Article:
AIM will use bespoke algorithms and machine learning to automatically design complex plant polycultures to match local conditions and local needs, allowing increased urban food production in existing green and brownfield sites with minimal inputs of water, fertiliser, herbicides and pesticides, and human labour.

AIM will use a site-specific predictive growth model to provide automated horticultural decision-support allowing local communities to manage the edible urban landscape themselves. AIM will encourage communities to participate in food growing no matter how inexperienced they are, unlocking associated well-being benefits, generating community activities, and providing opportunities for education.

AIM will allow city authorities to implement urban food production on a large scale, and allow urban planners and developers to include community managed edible urban landscaping in their design offer for the benefit of human and non-human communities alike.

About the Team

Paul Chaney is a contemporary artist exploring post-collapse food systems using digital technology and public participation.

Adam Russell is a software developer and AI specialist focusing on creative improvisation between machine and living systems.

Dr Andrew Omerod is an economic botanist interested in novel food crop supply chains, community development and diversity in farming systems.



Air Giants is a project which brings large-scale soft robotics to life. Whether with towering tortoises or pneumatics newts, this project aims to bring a sense of joy and wonder to large audiences.

The team will create huge, interactive and expressive creatures, using inflatable technologies to create wiggling, squishing and other creepy-crawly contortions not usually associated with robotics.

The project makes these novel movements possible by applying robotic software approaches to make inflatable systems expressive and controllable. Giving the creatures some autonomous behaviour allows a level of control and expression far beyond the scope of a single operator working with traditional controls.

Air Giants have potential for deployment as part of installations, street performance and community events as well as at stadiums shows and international festivals.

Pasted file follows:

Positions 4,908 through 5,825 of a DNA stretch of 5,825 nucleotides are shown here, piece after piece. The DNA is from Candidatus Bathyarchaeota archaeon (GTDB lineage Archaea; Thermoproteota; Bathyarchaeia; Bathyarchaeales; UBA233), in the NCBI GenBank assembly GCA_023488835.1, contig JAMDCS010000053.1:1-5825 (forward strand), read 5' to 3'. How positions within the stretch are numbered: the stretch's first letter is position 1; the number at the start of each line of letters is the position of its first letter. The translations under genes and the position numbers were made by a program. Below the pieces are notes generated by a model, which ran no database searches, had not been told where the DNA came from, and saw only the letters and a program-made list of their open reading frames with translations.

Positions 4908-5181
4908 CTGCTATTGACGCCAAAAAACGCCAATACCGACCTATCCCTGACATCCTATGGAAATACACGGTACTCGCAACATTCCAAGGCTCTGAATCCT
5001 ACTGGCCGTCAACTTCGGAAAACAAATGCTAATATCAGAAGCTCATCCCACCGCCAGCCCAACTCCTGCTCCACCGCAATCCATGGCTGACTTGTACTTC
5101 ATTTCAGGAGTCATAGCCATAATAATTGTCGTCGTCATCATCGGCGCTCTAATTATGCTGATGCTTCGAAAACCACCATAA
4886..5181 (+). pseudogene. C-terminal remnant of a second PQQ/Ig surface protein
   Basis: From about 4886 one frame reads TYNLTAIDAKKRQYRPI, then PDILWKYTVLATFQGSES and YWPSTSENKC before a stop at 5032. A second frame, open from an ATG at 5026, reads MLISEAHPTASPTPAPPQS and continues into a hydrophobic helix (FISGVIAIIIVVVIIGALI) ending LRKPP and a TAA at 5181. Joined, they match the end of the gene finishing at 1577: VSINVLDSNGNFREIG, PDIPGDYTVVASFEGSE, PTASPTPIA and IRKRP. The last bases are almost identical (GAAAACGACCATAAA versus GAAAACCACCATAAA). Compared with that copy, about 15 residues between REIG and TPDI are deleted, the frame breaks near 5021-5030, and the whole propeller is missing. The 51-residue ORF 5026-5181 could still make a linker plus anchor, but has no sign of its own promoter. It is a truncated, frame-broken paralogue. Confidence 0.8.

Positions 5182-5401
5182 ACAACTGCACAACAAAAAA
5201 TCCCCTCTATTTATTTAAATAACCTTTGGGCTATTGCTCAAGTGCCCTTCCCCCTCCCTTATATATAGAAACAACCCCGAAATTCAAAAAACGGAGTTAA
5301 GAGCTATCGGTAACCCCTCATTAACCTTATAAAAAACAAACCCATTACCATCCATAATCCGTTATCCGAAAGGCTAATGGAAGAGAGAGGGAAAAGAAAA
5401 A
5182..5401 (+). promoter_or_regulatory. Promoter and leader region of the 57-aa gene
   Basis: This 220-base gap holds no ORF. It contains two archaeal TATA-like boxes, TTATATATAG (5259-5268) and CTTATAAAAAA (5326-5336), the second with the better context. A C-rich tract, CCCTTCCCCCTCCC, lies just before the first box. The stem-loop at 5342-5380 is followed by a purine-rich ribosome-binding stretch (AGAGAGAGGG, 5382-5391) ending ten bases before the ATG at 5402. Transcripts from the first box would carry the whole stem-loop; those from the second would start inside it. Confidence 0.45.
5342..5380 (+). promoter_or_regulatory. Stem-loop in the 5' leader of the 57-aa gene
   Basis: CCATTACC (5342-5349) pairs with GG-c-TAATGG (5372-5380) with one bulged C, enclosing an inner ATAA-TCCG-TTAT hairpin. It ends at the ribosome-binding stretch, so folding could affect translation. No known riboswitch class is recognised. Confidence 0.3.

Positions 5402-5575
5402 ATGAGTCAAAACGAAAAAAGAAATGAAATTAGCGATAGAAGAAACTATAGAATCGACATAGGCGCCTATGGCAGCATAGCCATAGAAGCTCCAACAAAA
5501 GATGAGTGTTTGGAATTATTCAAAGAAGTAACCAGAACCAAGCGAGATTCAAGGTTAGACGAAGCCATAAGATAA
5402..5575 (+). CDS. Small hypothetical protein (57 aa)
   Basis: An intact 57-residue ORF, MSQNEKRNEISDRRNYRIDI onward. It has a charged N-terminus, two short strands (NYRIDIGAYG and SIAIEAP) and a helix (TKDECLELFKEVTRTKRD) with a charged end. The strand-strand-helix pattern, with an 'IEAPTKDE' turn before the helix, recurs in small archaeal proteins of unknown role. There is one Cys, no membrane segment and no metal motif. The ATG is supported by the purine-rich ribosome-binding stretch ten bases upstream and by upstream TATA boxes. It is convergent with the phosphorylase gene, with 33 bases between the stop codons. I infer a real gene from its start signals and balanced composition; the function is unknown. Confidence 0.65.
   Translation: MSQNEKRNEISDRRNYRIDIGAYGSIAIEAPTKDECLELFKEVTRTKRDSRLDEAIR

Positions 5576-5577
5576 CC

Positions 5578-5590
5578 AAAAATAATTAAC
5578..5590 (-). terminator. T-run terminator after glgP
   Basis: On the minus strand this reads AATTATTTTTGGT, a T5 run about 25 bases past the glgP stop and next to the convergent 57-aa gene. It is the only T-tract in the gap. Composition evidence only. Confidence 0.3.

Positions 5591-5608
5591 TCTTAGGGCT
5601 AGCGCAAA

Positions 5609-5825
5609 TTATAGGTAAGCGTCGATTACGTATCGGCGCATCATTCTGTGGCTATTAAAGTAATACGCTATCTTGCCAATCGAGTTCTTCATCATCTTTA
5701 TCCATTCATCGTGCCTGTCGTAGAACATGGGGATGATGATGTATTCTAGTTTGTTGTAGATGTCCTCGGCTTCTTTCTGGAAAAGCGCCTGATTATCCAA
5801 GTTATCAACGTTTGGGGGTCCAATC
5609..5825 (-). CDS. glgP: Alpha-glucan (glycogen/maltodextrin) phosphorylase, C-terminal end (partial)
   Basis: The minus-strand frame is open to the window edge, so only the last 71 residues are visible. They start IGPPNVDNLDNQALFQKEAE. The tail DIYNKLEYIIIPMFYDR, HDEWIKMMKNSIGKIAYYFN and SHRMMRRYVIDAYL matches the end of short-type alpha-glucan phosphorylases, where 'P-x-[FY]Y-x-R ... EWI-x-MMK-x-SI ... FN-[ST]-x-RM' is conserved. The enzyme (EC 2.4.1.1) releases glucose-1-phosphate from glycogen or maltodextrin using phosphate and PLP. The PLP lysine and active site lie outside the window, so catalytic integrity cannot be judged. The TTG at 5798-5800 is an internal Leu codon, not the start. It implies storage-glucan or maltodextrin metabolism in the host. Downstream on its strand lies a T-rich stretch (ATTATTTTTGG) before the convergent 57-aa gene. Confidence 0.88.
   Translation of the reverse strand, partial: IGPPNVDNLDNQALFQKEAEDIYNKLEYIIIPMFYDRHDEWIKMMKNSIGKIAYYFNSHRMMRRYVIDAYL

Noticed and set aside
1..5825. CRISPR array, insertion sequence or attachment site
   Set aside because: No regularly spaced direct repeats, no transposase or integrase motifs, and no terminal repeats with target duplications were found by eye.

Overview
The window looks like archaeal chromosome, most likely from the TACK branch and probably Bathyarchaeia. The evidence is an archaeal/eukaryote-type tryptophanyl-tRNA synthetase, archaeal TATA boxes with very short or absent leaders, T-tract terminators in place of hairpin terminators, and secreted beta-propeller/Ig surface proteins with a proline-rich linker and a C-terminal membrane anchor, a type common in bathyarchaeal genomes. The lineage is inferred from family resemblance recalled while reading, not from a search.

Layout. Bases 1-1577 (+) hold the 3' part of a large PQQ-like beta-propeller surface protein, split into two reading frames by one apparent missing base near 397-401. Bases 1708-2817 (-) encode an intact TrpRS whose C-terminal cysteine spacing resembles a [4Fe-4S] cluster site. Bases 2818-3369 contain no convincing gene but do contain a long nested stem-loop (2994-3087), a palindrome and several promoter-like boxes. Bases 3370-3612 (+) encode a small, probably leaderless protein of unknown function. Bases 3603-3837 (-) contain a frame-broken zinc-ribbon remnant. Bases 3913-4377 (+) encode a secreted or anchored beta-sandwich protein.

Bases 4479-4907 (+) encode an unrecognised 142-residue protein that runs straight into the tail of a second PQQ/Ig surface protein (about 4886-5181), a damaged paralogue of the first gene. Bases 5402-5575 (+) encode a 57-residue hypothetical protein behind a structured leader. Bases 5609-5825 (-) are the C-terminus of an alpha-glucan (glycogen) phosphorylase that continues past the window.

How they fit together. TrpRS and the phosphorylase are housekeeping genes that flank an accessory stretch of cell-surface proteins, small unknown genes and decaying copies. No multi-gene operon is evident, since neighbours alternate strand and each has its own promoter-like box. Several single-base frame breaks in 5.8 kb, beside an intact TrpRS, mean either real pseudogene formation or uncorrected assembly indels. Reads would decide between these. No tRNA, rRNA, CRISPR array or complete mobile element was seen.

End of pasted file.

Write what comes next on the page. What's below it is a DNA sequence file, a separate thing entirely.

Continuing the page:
About the Team

Emma Powell is an artist with experience designing for robotics projects. Richard Sewell and Robert Nixdorf are roboticists who have worked on projects of all scales. Producer Jazlyn Pinckney will join the team to lead user-testing, and Andrew Bachelor will provide modelling and analytical support.



The environment scanner is a device which takes thousands of measurements – using a line generator and a number of cameras – and then stitches all of the measurements together to create a drawing or model, which can then be used in virtually every CAD system.

The idea of scanning for measurements is nothing particularly new, but the existing tools are either accurate and incredibly expensive (upwards of £16,000), or cheap and inaccurate. By sacrificing speed but not accuracy, this team aim to bring cost effective environment scanning to the market, at a price point that opens it up to many more users than ever before.

In the same way that the RepRap project aimed to bring 3D printing to a mainstream audience, the team aim to bring laser scanning to many users who would not previously have been able to have access to such a technology. And, like the RepRap project, the environment scanner will be open source, to allow users to mould the technology to their own particular uses. The team are using non-proprietary components where possible, to keep the costs down, and make the unit more affordable, both for initial purchase, and should the unit ever become damaged in use. This prototype grant allows the team to develop the parts that have to be proprietary, to manufacturing level, so that they can expedite its route to market.

About the Team

The team is made up of three companies, all coming together for this project:

Beech Design, who are running the project, a specialist computer aided design company.

Yeti Tool, a CNC developer and manufacturer, who will be manufacturing the product.

Reprap Ltd, a R&D team, specialising in 3D printing.



Weather Report will be a physical and digital tool co-designed with men aged 35-55, to help express, monitor and track inner weather as a visual metaphor for mental health and wellbeing. Weather Report will use machine learning to reveal patterns over weeks, months and years that humans find harder to see, especially in times of distress. 

Older men are the hardest group to target, and the least likely to access mental health services, apps and support. Weather Report aims to help men aged 35-55 to communicate their emotions and moods so they can reflect more easily, make changes earlier and find a way out of crisis if need be.